- September 2014
- President’s Notes
- Market Report
- Commentary: Stand Against Activist Organizations
- Direct Marketing: Watson’s Direct Marketing Approach Includes ‘Custom Growing’ Lambs for Fine Restaurants
- Easycare Sheep and Elimination of OPP Focus of U.S. Meat Animal Research Center
- Listening Sessions Invoke Support for U.S. Sheep Experiment Station
- Loss of Grazing Allotments Remain in Focus
- Undersecretary Visits ASI Office to Announce Programs That Will Benefit Sheep Producers
- Washington Rancher Allowed to Defend Flock in Wake of Wolf Attacks
- News Briefs
Listening Sessions Invoke Support for U.S. Sheep Experiment Station
WASHINGTON — The fate of the U.S. Sheep Experiment Station remains in doubt, even after a swelling of support from around the country during a listening session held by the U.S. Department of Agriculture.
As noted in wide-ranging comments during the two days of phone-in sessions, research into sage grouse habitat survival, climate change, fire mitigation, disease resistance in sheep, rangeland grazing strategies and bighorn sheep are valuable work being done at the Station.
The research station has demonstrated an impact on all of agriculture, as well as to all of the nation’s sheep industry; both for the meat industry and in the wool sector, commentors consistently noted.
And it wasn’t just producers near the Dubois, Idaho site that voiced support.
“It’s easy to see how the sheep station benefits sheep producers in the western United States,” commented David Greene, who raises sheep in Maryland. “However, on my operation, I have been using one of the new breeds of sheep developed at USSES since its introduction in 1978. This kind of research has implications across the entire country.”
The impact is felt in all parts of the industy, noted Dan Gutzman, a buyer for Pendleton Wool.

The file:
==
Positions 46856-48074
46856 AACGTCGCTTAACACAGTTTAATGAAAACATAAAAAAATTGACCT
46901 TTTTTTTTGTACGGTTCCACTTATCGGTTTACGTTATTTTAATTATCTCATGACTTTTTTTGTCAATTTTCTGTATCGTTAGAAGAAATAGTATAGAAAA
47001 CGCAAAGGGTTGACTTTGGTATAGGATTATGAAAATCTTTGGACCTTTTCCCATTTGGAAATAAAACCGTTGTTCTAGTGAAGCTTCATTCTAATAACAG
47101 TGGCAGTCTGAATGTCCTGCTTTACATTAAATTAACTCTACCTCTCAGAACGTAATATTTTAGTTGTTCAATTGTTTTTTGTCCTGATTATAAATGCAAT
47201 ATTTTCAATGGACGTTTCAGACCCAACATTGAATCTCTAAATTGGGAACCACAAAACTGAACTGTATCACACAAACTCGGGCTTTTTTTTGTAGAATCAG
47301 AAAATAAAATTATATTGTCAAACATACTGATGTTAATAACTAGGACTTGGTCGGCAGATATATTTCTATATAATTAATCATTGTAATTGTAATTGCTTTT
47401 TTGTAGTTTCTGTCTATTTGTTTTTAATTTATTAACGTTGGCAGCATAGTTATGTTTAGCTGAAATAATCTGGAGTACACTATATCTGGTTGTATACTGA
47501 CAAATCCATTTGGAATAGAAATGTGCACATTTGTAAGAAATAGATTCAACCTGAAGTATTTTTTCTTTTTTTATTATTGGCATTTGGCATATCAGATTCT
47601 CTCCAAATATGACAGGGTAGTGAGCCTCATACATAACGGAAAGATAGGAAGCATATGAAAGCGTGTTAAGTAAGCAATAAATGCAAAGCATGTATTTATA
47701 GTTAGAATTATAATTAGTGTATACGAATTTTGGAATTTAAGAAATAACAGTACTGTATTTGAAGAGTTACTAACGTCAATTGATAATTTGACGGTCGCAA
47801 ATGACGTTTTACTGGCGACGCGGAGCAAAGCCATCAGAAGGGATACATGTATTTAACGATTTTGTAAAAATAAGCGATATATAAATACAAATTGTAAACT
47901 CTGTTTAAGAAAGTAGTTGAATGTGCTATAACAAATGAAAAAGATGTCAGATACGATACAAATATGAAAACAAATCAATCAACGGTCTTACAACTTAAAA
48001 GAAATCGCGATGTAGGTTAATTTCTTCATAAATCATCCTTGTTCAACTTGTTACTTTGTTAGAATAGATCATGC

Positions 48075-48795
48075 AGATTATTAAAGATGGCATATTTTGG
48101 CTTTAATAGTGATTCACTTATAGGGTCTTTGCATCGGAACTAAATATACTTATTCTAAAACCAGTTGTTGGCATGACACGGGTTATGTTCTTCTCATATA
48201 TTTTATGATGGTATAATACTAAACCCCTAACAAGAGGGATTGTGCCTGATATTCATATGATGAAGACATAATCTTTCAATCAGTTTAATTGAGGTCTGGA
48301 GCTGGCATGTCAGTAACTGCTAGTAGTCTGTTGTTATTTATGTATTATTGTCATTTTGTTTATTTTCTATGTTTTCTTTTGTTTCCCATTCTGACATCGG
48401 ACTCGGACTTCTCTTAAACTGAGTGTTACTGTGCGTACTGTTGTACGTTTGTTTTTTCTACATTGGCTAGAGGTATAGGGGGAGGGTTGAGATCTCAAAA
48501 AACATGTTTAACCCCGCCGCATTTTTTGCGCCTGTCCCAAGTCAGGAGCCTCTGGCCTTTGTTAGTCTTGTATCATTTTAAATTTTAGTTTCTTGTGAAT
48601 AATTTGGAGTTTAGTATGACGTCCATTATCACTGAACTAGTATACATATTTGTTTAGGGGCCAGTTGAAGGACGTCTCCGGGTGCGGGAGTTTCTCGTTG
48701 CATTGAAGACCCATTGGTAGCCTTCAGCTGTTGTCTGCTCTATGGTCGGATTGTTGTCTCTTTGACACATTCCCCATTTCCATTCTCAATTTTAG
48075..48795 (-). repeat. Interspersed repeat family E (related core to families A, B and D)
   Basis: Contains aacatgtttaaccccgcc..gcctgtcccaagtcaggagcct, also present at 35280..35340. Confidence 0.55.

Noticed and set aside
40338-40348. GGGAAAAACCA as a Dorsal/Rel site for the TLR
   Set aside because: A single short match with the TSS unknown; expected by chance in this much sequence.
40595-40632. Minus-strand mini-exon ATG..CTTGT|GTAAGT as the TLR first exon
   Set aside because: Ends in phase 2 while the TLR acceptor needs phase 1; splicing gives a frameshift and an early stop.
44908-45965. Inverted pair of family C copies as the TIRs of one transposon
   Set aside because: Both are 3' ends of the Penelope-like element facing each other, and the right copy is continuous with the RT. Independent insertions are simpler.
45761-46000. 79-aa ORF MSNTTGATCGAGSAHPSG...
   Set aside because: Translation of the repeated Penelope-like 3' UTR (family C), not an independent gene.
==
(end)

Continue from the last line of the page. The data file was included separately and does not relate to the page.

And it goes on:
“There has been a surge of interest in the use of domestic wool,” Gutzman pointeed out during the session. “The wool from these sheep and the sheep research from this area is critical for the continuation of commerce in the United States.”
The necessity to maintain the Dubois station from a rural community, economic perspective was defended by multiple groups including the mayor of Dubois, the Clark County commissioner’s office and the Clark County Economic Development Council.
USSES also provides educational opportunities that would otherwise be unavailable.
“As fewer veterinary students come from farming and ranching backgrounds, the lambing externship that [the USSES] provides these students in their clinical training gives them unique experiences under a range setting in supervising the lambing, obstetrics, neonatal care, maintaining health and trying to optimize health in a field setting by working with the staff and veterinarians at the experiment station during lambing,” commented Joan Dean Rowe, DVM, veterinarian and professor in the Veterinary Medicine Department of UC Davis and president of the American Association of Small Ruminant Practitioners.
In response to a comment about closing the station due to wildlife conflicts, Brent Roeder, executive for the Montana Wool Growers Association, stated, “We need to settle wildlife conflicts and other environmental conflicts with sound research and the sheep experiment station has a proven track record of doing this work. The station is in the perfect place and in the perfect time to provide this service.”
Meanwhile, the American Society of Animals Science (ASAS) showed its support for keeping the USSES open by sending a letter from the ASAS Board of Directors to the USDA. In the letter, the group explained how closing USSES will result in immeasurable losses to the sheep industry, animal agriculture and animal science.
“The research, extension and educational prolificacy of the USSES is directly related to the unique nature of the station,” outlined ASAS President Debra Aaron in the open letter to USDA-ARS. “USSES is one of the few units left in the U.S. with a critical mass of scientists, adequate land, diversity of land, animal numbers and a production environment to produce meaningful results related to issues within animal agriculture and particularly in terms of sheep production.”
The letter further outlined the significant scientific contributions USSES has made to sheep production including the development of key sheep breeds, nationwide meat-sire and wool-sire evaluation programs, specific genetic markers and disease pathogen identification, along with eradicating scrapie in the United States.
The USDA, which previously announced that the Sheep Station would close in November, indicated that it would follow its process of reviewing the comments made during the listening sessions. However, it has not indicated any change in plans to close the facility.